Ms. Werner leads workshops for corporate clients on workplace satisfaction and engagement, reducing stress, win-win communication, team development, and retaining employees, particularly following maternity leave. These measures save her clients money, improve employee retention and productivity, and create a more positive work environment. Ms. Werner also provides one-on-one counseling for individuals on anxiety, depression, stress, finding satisfaction in work and personal life, relaxation, interpersonal relationships, self management, work life/personal life balance, and professional development. She incorporates Wellness, Mind/Body Medicine, and Cognitive Behavioral Therapy techniques in her work with clients, all of which are evidence-based practices.
Ms. Werner is co-author of the chapter “Broker-Dealer Litigation and Arbitration” in Commercial Litigation in New York State Courts (2nd ed.) (Thomson West, 2005).
Ms. Werner is a graduate of The Johns Hopkins University; Brooklyn Law School, where she was a Dean’s Merit Scholar, winner of the Leonard P. Moore Memorial Prize, and served as a member of the Journal of Law and Policy; and New York University School of Social Work. Ms. Werner also trained at the Mind/Body Institute at Harvard Medical School and the Canadian Institute of Stress/Hans Selye Foundation.
Scott A. Whipple is the former Director of Mental Health and Social Services at Callen-Lorde Community Health Center in Manhattan. Currently, he has a private psychotherapy practice in Chelsea. Mr. Whipple is also a teaching assistant for the Somatic Experiencing Trauma Institute.
Scott A. Whipple working extensively with people with HIV/AIDS during the pandemic. His areas of expertise including working with lesbian, gay and bisexual people and with people of transgender experience. For the past 15 years, Mr. Whipple has specialized in working with survivors of trauma including adult survivors of childhood sexual abuse. He has presented at the international Male Survivors Conference.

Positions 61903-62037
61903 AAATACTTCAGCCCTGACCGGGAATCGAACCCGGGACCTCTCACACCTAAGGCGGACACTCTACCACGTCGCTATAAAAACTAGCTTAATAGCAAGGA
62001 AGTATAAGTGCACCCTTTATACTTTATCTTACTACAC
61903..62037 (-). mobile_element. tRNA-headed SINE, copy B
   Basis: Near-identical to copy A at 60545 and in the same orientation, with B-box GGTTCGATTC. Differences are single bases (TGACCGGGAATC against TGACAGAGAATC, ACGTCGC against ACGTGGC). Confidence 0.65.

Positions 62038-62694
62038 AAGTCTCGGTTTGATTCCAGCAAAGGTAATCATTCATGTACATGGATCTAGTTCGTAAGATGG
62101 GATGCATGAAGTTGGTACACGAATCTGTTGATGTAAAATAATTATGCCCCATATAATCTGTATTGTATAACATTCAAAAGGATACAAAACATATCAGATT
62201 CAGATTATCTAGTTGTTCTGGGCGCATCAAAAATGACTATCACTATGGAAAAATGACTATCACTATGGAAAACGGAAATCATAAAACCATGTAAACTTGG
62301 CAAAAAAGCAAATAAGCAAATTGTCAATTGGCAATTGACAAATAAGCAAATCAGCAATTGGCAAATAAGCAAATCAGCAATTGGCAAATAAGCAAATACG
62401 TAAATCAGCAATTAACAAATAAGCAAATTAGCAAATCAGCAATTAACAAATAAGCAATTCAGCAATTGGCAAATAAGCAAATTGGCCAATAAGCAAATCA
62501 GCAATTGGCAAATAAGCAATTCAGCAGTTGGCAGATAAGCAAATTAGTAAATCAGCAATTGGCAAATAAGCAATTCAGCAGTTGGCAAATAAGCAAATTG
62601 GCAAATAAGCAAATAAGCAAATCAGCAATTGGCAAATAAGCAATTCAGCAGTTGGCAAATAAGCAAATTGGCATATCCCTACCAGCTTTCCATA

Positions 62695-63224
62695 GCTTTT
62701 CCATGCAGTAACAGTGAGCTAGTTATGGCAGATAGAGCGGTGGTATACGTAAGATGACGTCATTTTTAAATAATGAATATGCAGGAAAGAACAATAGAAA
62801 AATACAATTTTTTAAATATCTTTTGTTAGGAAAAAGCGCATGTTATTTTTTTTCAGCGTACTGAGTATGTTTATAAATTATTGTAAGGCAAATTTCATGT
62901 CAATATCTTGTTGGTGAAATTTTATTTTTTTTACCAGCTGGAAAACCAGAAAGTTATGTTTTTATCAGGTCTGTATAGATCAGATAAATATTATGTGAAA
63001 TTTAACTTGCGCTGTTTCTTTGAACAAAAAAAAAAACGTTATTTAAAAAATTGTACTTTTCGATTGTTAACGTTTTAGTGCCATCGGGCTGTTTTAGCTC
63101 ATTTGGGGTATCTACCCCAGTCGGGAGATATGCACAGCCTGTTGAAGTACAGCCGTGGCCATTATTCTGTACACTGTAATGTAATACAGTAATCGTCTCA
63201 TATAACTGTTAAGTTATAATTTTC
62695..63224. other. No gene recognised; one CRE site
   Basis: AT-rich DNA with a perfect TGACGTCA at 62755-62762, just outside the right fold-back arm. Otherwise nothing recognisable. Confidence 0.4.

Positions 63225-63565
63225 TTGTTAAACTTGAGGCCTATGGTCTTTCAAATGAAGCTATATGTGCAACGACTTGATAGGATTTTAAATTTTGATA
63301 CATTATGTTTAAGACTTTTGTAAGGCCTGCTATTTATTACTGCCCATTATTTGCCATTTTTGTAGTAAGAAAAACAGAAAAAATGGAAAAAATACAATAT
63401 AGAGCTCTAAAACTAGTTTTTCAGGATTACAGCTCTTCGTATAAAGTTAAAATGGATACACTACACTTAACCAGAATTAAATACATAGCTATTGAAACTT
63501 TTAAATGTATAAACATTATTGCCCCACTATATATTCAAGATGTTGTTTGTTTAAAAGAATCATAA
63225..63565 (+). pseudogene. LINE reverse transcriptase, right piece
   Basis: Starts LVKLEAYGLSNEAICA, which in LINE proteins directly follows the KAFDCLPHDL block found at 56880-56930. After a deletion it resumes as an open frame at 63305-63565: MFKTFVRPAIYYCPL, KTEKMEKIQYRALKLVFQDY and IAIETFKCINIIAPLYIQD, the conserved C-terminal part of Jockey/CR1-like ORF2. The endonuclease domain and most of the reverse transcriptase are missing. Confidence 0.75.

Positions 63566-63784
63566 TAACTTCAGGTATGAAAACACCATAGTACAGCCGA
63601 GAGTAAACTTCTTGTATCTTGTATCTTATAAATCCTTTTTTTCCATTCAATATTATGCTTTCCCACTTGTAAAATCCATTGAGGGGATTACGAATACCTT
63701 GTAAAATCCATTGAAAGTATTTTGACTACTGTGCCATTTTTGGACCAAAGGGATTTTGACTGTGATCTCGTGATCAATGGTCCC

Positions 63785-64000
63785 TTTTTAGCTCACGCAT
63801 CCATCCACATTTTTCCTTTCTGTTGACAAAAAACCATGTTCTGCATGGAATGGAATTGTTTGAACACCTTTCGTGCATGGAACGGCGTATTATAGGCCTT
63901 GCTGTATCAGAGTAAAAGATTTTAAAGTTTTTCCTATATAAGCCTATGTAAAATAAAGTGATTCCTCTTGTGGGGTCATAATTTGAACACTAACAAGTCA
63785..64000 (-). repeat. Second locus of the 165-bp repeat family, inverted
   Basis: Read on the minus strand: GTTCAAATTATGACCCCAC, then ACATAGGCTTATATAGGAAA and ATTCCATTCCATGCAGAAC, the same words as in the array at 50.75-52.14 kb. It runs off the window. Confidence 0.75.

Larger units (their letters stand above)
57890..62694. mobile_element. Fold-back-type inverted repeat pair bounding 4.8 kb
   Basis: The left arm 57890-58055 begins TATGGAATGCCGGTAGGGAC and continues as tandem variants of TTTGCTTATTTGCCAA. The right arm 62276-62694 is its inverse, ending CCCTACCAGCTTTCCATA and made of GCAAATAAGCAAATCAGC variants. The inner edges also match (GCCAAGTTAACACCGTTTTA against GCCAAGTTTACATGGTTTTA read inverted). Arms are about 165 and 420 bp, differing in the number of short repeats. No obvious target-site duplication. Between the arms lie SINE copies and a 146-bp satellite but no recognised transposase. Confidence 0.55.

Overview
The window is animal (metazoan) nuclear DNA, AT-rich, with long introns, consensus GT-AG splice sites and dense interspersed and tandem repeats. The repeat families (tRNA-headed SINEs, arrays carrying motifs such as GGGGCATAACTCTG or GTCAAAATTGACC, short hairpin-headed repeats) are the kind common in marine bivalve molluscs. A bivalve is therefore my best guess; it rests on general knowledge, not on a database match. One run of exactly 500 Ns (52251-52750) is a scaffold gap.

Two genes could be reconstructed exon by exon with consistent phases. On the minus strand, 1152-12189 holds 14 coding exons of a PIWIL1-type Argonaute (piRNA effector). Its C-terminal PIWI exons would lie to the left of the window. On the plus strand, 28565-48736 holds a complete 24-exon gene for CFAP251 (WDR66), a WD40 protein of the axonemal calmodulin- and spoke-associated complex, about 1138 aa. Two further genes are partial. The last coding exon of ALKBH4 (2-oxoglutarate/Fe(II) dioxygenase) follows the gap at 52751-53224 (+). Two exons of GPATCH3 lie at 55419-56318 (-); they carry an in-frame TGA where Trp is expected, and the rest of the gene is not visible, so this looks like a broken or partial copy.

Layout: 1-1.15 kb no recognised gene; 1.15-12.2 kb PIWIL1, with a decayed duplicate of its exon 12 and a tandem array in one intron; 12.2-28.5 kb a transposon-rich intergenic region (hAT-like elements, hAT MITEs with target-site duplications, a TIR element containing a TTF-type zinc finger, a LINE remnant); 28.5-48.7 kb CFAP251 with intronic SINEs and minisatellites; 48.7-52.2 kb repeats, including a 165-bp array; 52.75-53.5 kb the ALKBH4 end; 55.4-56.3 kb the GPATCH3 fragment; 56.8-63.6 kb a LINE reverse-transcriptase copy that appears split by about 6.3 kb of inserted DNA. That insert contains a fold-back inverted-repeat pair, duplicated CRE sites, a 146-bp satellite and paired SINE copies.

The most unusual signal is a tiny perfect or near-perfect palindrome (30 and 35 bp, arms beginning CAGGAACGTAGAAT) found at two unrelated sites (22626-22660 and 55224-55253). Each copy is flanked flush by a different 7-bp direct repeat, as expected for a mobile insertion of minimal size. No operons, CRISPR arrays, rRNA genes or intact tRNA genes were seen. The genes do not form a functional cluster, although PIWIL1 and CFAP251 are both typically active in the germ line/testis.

Scott A. Whipple earned his Master of Fine Arts in Acting from Case Western Reserve University where he received the Darrow Theatre Award and was a member of The Actors' Company. He later received a Master of Social Work from New York University where he received the NASW Award for Outstanding Accomplishment as a Student. Mr. Whipple later completed the Certificate in Advanced Clinical Practice at NYU. He is certified in Somatic Experiencing and EMDR - two modalities of working with trauma.
Alicia White earned her MSW from New York University and continued post-graduate studies at Hunter School of Social Work, where she received additional clinical training. She obtained training at Ackerman Institute, Training Institute of Mental Health and Center for Modern Psychoanalytic Studies. She is a licensed clinical social worker who has dedicated two decades in the field. Prof. White's work experience includes child welfare, education and forensic social work. In her final years with the Legal Aid Society, Prof. White pioneered her role as the first mitigation specialist within New York’s public defender system to provide therapeutic intervention to human trafficking survivors of commercial sexual exploitation. She has established herself as a human trafficking expert and has conducted numerous trainings and presentations at national conferences. Prof. White received the Mid-Career Exemplary Social Work leader award from NASW-NYC chapter in 2015 and the Social Work Image Awards (with Brooklyn Defender Services) in 2016. She currently supervises a team of the most dedicated and hard-working social workers she has ever had the pleasure of working with, at Brooklyn Defender Services.
Christine Theuma Wilkins is a social work manager in palliative care at New York University Langone Medical Center. She is also the domestic violence coordinator for the hospital.
Her areas of expertise include clinical social work, intimate partner violence, pediatric oncology, palliative care, hospital social work, social group work, and qualitative research. Her PhD dissertation was a qualitative study that centered on men with a history of abuse towards their female partners and explored their understanding of their behavior.
Dr. Theuma Wilkins earned an MSW from University of Toronto in 1998, making it to the Dean's Honor List, and a PhD in clinical social work from New York University in 2011. She was a recipient of a Rotary International Ambassadorial Scholarship in 2000, a graduate assistantship in social work in 2001, an NYU Medical Center Employee Excellence in Leadership Award in 2004, and a Fahs-Beck Fund for Research and Experimentation Award in 2007.